The great surprise of the film is how seriously it takes the Lunar setting – another film, for instance, would have played it for comedy and thrown in a bunch of ugly mug alien heavies. Pluto Nash instead concentrates on creating a credible Lunar culture. The pans up through the various levels of the Lunar underground have an impressive degree of detail. There are some nice touches – a visit to the science-fiction literary trope of the New You body shop and the intriguing problem of requiring police records in order to get a new body, the orchestra that is revealed to be one man at a keyboard or the Hillary Clinton banknotes, and the journey along the Lunar highway with signs indicating the way to the tourist site of the Neil Armstrong landing.
Oh, there are the usual sound effects in a vacuum, on the other hand, the film does an impressive job of showing a scientifically realistic explosive decompression – none of the usual nonsense about people’s heads exploding and eyeballs bulging out of their sockets. Someone has even gone to the extent of looking up their Lunar geology enough to know what a rill is. These are details that show that at least someone in the writing and creative department knows their science-fiction and cares enough to add such touches.
And there are oddly effective poetic images – like that of Randy Quaid’s android carrying Eddie Murphy and Rosario Dawson’s unconscious bodies across the Lunar surface after their air passes out, only for his batteries to die and he left frozen holding two bodies, outlined against the rising of the Earth in the background; or where Eddie Murphy journeys across the highway and opens the window-roof of the car so that they can make a romantic journey under the starlight.
On the other hand, the rest of The Adventures of Pluto Nash sinks. It feels exactly like something that started out as a hard science-fiction Moon colony script and then ended up being put through the studio ringer and squeezed out of shape into being an Eddie Murphy comedy. The elements of Lunar thriller and Eddie Murphy comedy do not gel. Much of the thriller aspect is played for ungainly comedy, while at the same time the surprisingly serious emphasis on the setting almost entirely quashes the comedy. There are not many occasions when the natural infectiousness of Eddie Murphy’s persona and his trademark monologues are allowed to emerge. It is a role that could have been played by anybody, even a non-comedy actor.
For all its credibility in creating background, the film fails to mount a terribly interesting plot – in other circumstances, this would only be a fairly flaccid, second-rate Vegas underworld thriller. At times it is surprisingly reminiscent of the underrated Moon Zero Two (1969) – both were films set on The Moon and feature a surprisingly serious plot that ended up being played for comedy; both featured a hero involved in smuggling who gets caught up in a plot by a big criminal to muscle in on Lunar territory; and both feature the hero and heroine making a journey by vehicle across the Lunar surface and a fight with thugs in the airless void.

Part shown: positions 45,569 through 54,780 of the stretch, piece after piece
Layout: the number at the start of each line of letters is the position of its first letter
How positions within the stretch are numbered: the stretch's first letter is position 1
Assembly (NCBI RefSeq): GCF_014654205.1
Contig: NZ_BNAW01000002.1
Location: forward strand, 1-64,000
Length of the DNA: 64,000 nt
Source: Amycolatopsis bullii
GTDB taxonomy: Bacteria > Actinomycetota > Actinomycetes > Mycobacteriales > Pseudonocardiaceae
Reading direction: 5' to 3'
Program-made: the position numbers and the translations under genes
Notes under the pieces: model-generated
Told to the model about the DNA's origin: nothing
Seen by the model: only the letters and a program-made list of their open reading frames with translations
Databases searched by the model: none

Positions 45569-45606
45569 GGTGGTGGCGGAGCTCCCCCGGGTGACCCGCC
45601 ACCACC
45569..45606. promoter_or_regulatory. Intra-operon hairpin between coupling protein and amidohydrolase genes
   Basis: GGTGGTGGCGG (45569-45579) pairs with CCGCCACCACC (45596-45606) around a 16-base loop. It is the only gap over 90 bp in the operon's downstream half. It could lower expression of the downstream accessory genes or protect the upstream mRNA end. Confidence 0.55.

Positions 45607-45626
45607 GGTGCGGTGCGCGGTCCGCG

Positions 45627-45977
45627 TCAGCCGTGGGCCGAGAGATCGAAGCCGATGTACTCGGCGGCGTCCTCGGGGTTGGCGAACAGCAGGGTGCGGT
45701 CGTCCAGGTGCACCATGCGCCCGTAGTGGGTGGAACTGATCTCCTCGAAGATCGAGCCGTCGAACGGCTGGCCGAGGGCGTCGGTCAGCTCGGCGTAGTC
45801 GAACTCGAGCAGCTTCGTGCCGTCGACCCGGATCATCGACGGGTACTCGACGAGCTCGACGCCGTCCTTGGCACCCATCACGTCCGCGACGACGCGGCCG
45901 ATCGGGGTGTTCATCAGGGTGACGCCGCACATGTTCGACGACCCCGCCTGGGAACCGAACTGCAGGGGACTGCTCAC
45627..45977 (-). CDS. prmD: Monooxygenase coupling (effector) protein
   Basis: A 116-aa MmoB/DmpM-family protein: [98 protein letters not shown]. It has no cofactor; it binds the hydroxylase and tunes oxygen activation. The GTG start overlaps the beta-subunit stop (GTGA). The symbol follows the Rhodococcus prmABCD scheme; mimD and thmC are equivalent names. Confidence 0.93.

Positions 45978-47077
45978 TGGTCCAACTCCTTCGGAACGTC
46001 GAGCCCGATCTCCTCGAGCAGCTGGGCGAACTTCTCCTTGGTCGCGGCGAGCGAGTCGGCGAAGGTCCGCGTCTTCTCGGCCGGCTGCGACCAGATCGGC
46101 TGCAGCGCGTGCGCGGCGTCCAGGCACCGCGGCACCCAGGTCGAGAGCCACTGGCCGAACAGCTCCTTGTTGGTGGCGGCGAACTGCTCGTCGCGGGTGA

One of the major things that brings The Adventures of Pluto Nash down is anything whatsoever to do with the androids. Certainly, Randy Quaid’s performance has its occasional amusements. Despite the credible depiction of a Lunar society elsewhere, the android scenes are played for crude and illogical anthropomorphic behaviour at every other opportunity – they give sarcastic lip and refuse to be helpful to their owners and even worse demonstrate horny behaviour with Randy Quaid constantly being tempted by Murphy’s French maid android Jacynthe Rene and even being found with her on his sitting on his knee at one point. The film’s absolute low point is a scene where Randy Quaid is pursued through a casino by a horny female-personalitied one-armed bandit robot.
The Adventures of Pluto Nash was directed by Ron Underwood. Underwood has been a director of several genre associations. He debuted with the excellent monster movie Tremors (1990) and then passed through banal mainstream hits such as City Slickers (1991), the amiable afterlife light fantasy Heart and Souls (1993) and the Geena Davis comedy Speechless (1994). The entirely miscalculated remake of Mighty Joe Young (1998) proved Underwood’s slide downwards and is something only confirmed by the massive flop of The Adventures of Pluto Nash and the purportedly even worse In the Mix (2005) subsequently.
The sad fact about The Adventures of Pluto Nash is that Ron Underwood doesn’t seem sure what type of film he is wanting to make – a science-fiction film, an action film or an Eddie Murphy comedy. Both Tremors and Heart and Souls contained a dexterous blend of fantasy elements and comedy, The Adventures of Pluto Nash misses that altogether. Furthermore, Underwood’s action scenes are poorly directed. Following such a failure, Underwood has been left directing holiday season tv fodder such as Santa Baby (2006), The Year Without a Santa Claus (2006), Holiday in Handcuffs (2007) and Santa Baby 2: Christmas Maybe (2009) and thereafter spending the 2010s making episodic television.